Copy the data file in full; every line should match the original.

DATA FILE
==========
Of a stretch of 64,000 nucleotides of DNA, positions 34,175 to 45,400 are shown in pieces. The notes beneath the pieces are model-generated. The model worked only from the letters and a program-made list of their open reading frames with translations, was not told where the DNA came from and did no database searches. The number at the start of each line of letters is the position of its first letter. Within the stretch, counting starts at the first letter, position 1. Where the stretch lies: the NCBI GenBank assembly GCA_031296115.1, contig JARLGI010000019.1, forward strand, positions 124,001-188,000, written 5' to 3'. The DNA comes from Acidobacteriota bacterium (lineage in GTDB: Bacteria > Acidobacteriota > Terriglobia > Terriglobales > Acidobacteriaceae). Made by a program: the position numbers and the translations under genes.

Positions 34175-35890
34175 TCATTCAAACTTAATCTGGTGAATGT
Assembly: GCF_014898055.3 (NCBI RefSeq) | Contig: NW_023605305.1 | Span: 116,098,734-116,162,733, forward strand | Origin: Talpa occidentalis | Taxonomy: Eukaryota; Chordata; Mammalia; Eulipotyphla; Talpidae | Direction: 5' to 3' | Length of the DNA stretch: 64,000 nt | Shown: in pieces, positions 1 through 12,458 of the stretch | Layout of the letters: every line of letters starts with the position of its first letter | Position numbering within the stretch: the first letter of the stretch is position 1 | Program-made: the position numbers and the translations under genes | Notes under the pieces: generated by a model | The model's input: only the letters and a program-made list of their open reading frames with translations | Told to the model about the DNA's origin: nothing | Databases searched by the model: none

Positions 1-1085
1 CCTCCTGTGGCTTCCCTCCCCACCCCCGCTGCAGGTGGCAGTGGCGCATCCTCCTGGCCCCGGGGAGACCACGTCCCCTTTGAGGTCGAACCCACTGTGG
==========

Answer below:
Of a stretch of 64,000 nucleotides of DNA, positions 34,175 to 45,400 are shown in pieces. The notes beneath the pieces are model-generated. The model worked only from the letters and a program-made list of their open reading frames with translations, was not told where the DNA came from and did no database searches. The number at the start of each line of letters is the position of its first letter. Within the stretch, counting starts at the first letter, position 1. Where the stretch lies: the NCBI GenBank assembly GCA_031296115.1, contig JARLGI010000019.1, forward strand, positions 124,001-188,000, written 5' to 3'. The DNA comes from Acidobacteriota bacterium (lineage in GTDB: Bacteria > Acidobacteriota > Terriglobia > Terriglobales > Acidobacteriaceae). Made by a program: the position numbers and the translations under genes.

Positions 34175-35890
34175 TCATTCAAACTTAATCTGGTGAATGT
Assembly: GCF_014898055.3 (NCBI RefSeq) | Contig: NW_023605305.1 | Span: 116,098,734-116,162,733, forward strand | Origin: Talpa occidentalis | Taxonomy: Eukaryota; Chordata; Mammalia; Eulipotyphla; Talpidae | Direction: 5' to 3' | Length of the DNA stretch: 64,000 nt | Shown: in pieces, positions 1 through 12,458 of the stretch | Layout of the letters: every line of letters starts with the position of its first letter | Position numbering within the stretch: the first letter of the stretch is position 1 | Program-made: the position numbers and the translations under genes | Notes under the pieces: generated by a model | The model's input: only the letters and a program-made list of their open reading frames with translations | Told to the model about the DNA's origin: nothing | Databases searched by the model: none

Positions 1-1085
1 CCTCCTGTGGCTTCCCTCCCCACCCCCGCTGCAGGTGGCAGTGGCGCATCCTCCTGGCCCCGGGGAGACCACGTCCCCTTTGAGGTCGAACCCACTGTGG